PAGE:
String Fever: Guitars in the Classroom
Guitar-strumming teachers lead to engaged kids.
For Jessica Baron Turner, there are few better tools for teaching in the classroom than the guitar.
"We're like a blood transfusion," says the director of Guitars in the Classroom (GITC), a nonprofit organization in Santa Cruz, California, aimed at actively encouraging teachers to work the guitar into classroom instruction. "We feed the souls of teachers, who then feed the souls of children."
Through her Why Music Matters campaign, Turner hopes to get nearly a thousand instruments into the hands of educators. Turner notes that guitars are portable and inexpensive and have immense cred with music-obsessed kids.
In addition, many educators believe that including music in the curriculum enhances the absorption of academic material such as math, as well as increases social skills. The universal language of music also quickly engages academically struggling learners as well as students in English as a Second Language programs.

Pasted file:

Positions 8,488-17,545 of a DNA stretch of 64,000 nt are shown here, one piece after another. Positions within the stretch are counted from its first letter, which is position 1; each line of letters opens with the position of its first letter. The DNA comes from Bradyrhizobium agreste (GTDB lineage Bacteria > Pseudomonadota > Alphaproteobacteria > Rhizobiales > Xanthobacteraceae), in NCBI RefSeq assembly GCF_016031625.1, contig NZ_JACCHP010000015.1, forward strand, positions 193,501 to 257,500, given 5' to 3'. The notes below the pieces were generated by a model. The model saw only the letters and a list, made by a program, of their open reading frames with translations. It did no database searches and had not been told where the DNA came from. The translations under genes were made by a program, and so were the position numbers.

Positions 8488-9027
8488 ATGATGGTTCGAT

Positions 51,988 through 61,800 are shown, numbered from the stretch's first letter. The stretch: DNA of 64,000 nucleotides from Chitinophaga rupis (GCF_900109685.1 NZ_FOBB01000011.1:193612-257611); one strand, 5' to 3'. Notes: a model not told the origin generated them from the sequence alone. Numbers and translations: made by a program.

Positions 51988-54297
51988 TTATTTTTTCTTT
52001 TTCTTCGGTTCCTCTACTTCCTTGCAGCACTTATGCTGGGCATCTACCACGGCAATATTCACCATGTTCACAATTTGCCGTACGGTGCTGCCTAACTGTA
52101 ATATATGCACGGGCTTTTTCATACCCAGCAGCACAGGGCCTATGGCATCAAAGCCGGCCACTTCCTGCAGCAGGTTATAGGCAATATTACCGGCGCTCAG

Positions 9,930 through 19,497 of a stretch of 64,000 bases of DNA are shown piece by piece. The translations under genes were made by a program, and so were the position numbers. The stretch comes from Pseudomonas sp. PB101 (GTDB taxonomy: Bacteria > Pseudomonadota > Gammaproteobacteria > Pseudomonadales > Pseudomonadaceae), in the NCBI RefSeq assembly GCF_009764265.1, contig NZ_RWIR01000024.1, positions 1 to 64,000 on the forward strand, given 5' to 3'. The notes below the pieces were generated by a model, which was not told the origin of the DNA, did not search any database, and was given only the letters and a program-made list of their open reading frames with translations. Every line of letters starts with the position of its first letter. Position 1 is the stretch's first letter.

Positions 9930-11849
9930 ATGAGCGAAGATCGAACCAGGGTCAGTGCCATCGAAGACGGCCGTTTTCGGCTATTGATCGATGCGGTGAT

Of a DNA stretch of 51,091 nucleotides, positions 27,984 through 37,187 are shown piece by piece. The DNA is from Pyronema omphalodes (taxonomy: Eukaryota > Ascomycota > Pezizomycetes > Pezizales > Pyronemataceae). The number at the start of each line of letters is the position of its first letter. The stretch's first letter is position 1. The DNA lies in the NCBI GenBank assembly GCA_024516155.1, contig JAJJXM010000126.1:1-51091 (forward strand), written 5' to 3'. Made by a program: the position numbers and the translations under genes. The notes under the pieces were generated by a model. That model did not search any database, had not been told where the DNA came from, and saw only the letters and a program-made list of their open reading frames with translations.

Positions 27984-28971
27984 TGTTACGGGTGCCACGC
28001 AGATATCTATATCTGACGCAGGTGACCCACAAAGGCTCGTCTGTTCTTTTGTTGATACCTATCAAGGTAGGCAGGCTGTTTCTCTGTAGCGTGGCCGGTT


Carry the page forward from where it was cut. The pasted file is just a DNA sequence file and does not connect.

Too often, however, music programs are the first to be cut when school budgets shrink. The GITC program circumvents the red pen by operating independently of school districts with sponsors (such as American Music and Sound and the International Music Products Association) that provide teachers with guitars. Instructional workshops, offered at GITC's program-coordination centers (ten in California and nineteen others spread throughout the country), bring teachers to the point where they can learn simple songs and integrate them into classroom studies and activities. This fall, participants can also earn professional-development units for the workshop by registering online through California State University, East Bay, in Hayward.
"Teachers develop the basic skills in creating live music, and then mold the music to the classroom," says Turner, author of a series of books about teaching children guitar. But, she notes, "this project is less about the guitar and more about education. This is all about giving children a voice in this vast, fast-paced world."